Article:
AARP gets a cut of Medicare policies it endorses
Arthur Laupus joined AARP because he thought the nonprofit senior-citizen-advocacy group would make his retirement years easier.
He signed up for an auto insurance policy endorsed by AARP, believing the advertising that said he would save money.
He didn’t. When Laupus, 71, compared his car insurance rate with a dozen other companies, he found he was paying twice the average.
Why? One reason, he learned, was because AARP was taking a cut out of his premium before sending the money to Hartford Financial Services Group, the provider of the coverage.
Laupus stumbled onto something that many members of the world’s largest seniors organization don’t know: The group, formerly called American Association of Retired Persons, collects hundreds of millions of dollars annually from insurers who pay for AARP’s endorsement of their policies.
The insurance companies build the cost of these so-called royalties and fees, which amounted to $497.6 million in 2007, into the premiums they charge AARP members, according to AARP’s consolidated financial statement for that year.
AARP uses the royalties and fees to fund about half the expenses that pay for activities such as publishing brochures about health care and consumer fraud — as well as for paying down the $200-million bond debt that funded the association’s marble and brass-studded Washington headquarters.
In addition, AARP holds clients’ insurance premiums for as long as a month and invests the money, which added $40.4 million to its revenue in 2007.
“At the end of the day, it’s all about fattening the coffers of the organization,” says Thomas Orecchio, who was chairman of the Arlington Heights, Ill.-based National Association of Personal Financial Advisors until September. AARP, he says, is sponsoring insurance for its members at inflated prices.
“It’s the dirty little secret,” he says.
During the past decade, royalties and fees have made up an increasing percentage of AARP’s income, rising to 43% of its $1.17 billion in revenue in 2007 from 11% in 1999, according to AARP data.
Laupus, a former teacher in Baltimore, and millions of others joined AARP in the belief it would provide discounts, services and publications. The organization ranks behind only Consumer Reports and the American Red Cross as the most trusted large group that influences U.S. politics and business, a 2007 Harris Poll found.
AARP has helped millions with tax returns, estate planning and health care advice.
With stock markets around the world plunging, savings plans in turmoil and medical costs soaring, older Americans need an advocacy organization in their corner.
“The turbulent economy puts more people in the difficult situation of being under- or uninsured,” says U.S. Sen. Charles Grassley, R-Iowa. “That’s why we need to make sure individuals aren’t taken advantage of with misleading marketing, especially by a name brand advocate who carries a high level of trust.”
Grassley sent letters to AARP CEO William Novelli and state insurance commissioners Nov. 3 inquiring into whether the AARP misrepresented what is covered by some health insurance policies it sold. Four days later, Novelli announced AARP would review its marketing and suspend sales of those policies.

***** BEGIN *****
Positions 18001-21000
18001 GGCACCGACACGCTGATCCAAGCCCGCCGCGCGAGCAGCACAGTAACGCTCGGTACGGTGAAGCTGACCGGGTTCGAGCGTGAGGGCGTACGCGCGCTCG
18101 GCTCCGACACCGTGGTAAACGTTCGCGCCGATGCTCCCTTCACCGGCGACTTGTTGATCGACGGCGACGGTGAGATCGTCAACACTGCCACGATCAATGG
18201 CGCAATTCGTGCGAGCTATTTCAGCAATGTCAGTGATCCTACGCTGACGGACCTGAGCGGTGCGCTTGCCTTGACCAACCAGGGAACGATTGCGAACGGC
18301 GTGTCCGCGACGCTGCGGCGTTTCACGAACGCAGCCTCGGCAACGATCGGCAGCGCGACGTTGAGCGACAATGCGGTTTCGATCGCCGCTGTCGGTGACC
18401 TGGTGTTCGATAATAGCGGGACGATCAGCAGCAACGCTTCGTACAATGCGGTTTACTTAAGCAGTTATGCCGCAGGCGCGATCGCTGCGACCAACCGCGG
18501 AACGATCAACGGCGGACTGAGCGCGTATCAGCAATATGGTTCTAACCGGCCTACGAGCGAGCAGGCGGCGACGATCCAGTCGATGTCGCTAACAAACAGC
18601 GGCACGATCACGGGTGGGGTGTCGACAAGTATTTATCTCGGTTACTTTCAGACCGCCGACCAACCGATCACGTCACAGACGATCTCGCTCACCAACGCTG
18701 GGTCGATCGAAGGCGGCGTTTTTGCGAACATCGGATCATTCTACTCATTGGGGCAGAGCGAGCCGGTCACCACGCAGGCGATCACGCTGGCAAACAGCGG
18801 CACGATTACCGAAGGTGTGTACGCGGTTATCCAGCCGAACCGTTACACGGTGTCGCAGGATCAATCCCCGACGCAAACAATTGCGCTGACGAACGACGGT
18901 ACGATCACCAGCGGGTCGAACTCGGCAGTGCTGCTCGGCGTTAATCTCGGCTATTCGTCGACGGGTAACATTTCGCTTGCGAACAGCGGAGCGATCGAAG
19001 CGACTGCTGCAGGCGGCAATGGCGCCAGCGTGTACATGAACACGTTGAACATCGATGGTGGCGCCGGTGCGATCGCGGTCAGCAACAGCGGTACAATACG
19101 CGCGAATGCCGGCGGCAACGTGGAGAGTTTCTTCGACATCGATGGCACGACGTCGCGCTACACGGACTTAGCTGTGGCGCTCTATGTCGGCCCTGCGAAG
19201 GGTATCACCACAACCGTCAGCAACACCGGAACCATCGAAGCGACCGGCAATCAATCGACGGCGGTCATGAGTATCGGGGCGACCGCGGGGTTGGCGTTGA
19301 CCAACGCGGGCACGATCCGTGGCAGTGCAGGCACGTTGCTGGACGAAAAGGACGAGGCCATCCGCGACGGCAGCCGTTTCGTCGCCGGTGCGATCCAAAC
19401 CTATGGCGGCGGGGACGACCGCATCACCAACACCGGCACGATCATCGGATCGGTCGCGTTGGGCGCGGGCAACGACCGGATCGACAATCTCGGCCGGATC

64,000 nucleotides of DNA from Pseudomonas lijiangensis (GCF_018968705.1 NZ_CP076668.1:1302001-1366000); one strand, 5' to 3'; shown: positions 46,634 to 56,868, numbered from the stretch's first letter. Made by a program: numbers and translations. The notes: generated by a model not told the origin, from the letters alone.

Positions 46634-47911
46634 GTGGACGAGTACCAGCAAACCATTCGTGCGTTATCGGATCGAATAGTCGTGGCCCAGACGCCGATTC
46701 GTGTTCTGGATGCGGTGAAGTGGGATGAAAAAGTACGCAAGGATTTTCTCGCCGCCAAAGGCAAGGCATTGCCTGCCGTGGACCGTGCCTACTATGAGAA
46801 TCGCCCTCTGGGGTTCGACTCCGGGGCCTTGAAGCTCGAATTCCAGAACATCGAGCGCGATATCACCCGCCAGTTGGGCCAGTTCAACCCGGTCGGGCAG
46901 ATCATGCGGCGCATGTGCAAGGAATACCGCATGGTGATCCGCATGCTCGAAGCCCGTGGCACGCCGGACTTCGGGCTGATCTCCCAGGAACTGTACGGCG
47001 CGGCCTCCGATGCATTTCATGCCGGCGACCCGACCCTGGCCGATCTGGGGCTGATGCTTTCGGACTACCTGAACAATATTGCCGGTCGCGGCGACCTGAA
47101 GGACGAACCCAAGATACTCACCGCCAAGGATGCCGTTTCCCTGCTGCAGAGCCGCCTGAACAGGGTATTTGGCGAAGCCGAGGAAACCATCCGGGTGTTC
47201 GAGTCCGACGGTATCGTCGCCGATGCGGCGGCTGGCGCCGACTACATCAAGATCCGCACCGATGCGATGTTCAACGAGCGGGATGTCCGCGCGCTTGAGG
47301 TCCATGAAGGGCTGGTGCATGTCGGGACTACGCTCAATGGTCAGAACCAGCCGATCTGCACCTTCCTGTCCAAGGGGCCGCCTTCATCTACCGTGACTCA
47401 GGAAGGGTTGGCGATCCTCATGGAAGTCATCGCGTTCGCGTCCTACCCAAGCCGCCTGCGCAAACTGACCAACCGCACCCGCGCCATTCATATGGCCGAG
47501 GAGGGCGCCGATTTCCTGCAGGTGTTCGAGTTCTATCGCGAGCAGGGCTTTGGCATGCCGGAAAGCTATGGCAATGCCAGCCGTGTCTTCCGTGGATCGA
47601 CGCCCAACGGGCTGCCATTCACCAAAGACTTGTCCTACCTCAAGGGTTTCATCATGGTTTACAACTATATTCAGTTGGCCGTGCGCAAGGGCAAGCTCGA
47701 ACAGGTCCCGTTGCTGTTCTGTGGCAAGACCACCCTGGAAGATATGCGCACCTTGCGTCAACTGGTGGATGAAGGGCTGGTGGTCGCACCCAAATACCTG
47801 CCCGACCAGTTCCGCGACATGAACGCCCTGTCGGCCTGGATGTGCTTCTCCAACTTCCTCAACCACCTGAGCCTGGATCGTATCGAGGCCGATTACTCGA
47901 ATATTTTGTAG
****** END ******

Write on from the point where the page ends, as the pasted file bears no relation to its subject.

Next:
AARP’s mission to help seniors has been compromised by its reliance on royalties and fees, says Marilyn Moon, who was director of AARP’s Public Policy Institute from 1986 through 1989.
“There’s an inherent conflict of interest,” she says. “A lot of people there are trying to do good, but they’re ending up becoming very dependent on sources of income.”
Moon is now vice president and director of the health program at American Institutes for Research in Washington.
Novelli, 67, has broadened AARP’s reach and increased its clout in Washington. He has expanded AARP’s marketing to include 17 types of insurance.
The association collects royalties on each of those products. Its membership rose to 40 million from 35 million, and its total revenue grew to $1.17 billion in 2007 from $520 million when Novelli took charge.
Nowhere were AARP’s conflicting roles more evident than in its lobbying in support of a 2003 bill proposed by President George W. Bush to expand Medicare, the federal health insurance program for people older than 65.
The bill, which for the first time added a prescription drug plan to Medicare, passed by a vote of 220-215 in the House of Representatives and 54-44 in the Senate. Thousands of AARP members complained that the legislation was a bad deal for seniors because it provided incomplete coverage and raised costs for seniors with low income.
After the Medicare bill was signed into law by Bush in December 2003, AARP was able to expand its contract with Minnetonka, Minn.-based UnitedHealth Group Inc., which underwrites AARP’s Medicare supplemental insurance plan.
AARP advertises that its Medicare supplemental insurance can save people thousands of dollars.
While every type of supplemental policy sold by all companies must offer the same coverage under federal rules, AARP doesn’t sell the least expensive.
The AARP/UnitedHealth basic policy costs $582 a year more than a lower-cost competitor in New York and $428 more in Los Angeles, according to data on Medicare’s Web page.
AARP’s muscle on Capitol Hill is vested in the size and geographic reach of its membership, as well as its lobbying budget. The association donated no money to candidates in 2007, federal election records show.
“They don’t even have to give any campaign contributions,” says James Thurber, director of the Center for Congressional and Presidential Studies at American University in Washington. “AARP’s enormous clout comes from the threat they could defeat people in Congress who don’t do what they want. They are the most powerful interest group in Washington.”